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5.2.2 Natural Convection and Buoyancy-Driven Flows Theory

When heat is added to a fluid and the fluid density varies with temperature, a flow can be induced due to the force of gravity acting on the density variations. Such buoyancy-driven flows are termed natural-convection (or mixed-convection ) flows and can be modeled by ANSYS FLUENT.

The importance of buoyancy forces in a mixed convection flow can be measured by the ratio of the Grashof and Reynolds numbers :

 \frac{{\rm Gr}}{{\rm Re}^2} = \frac{g \beta \Delta T L}{v^2} (5.2-13)

When this number approaches or exceeds unity, you should expect strong buoyancy contributions to the flow. Conversely, if it is very small, buoyancy forces may be ignored in your simulation. In pure natural convection, the strength of the buoyancy-induced flow is measured by the Rayleigh number :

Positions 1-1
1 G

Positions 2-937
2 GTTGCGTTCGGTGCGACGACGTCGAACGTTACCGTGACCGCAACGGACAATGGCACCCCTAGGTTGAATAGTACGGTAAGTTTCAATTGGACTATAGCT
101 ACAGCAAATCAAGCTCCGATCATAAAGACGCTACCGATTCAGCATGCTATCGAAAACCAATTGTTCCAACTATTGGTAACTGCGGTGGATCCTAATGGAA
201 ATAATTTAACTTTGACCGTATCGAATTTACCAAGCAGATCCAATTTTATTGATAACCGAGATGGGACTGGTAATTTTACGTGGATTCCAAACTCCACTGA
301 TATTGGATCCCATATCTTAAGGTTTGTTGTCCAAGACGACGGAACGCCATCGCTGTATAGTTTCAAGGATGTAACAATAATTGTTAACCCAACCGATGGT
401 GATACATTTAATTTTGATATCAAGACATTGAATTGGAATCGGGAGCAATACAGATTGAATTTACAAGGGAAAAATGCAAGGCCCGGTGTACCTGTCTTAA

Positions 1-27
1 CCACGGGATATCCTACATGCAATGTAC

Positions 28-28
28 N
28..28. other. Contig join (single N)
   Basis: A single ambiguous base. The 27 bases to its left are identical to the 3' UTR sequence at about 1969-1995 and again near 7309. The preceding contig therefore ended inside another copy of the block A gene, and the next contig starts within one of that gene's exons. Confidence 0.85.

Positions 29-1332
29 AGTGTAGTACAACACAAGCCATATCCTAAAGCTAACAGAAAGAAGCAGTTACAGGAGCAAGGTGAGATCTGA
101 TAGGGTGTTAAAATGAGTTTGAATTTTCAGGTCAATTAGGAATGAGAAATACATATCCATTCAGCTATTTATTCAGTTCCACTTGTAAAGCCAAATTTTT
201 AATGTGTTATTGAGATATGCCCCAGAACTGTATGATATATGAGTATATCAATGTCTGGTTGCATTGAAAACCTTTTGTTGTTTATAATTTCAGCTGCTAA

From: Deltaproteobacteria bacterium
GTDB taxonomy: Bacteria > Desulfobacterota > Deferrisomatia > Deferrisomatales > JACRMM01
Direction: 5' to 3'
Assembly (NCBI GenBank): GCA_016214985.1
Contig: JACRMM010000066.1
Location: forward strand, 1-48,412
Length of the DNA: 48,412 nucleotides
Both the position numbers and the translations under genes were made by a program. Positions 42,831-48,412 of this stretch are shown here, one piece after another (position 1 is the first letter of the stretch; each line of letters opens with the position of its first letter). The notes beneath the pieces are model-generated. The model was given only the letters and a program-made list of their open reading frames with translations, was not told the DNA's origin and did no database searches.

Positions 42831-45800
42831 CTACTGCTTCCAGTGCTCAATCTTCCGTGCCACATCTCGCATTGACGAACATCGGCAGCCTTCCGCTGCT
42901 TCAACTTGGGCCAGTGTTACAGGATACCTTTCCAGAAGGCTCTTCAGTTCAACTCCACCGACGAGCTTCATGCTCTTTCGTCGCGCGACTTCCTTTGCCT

{\rm Ra} = \frac{g \beta \Delta T L^3 \rho}{\mu \alpha} (5.2-14)

where $\beta$ is the thermal expansion coefficient:

 \beta = -\frac{1}{\rho} \left(\frac{\partial \rho}{\partial T}\right)_p (5.2-15)

and $\alpha$ is the thermal diffusivity:

 \alpha = \frac{k}{\rho c_p} (5.2-16)

Rayleigh numbers less than 10 $^8$ indicate a buoyancy-induced laminar flow, with transition to turbulence occurring over the range of 10 $^8$  $<$ Ra  $<$ 10 $^{10}$.

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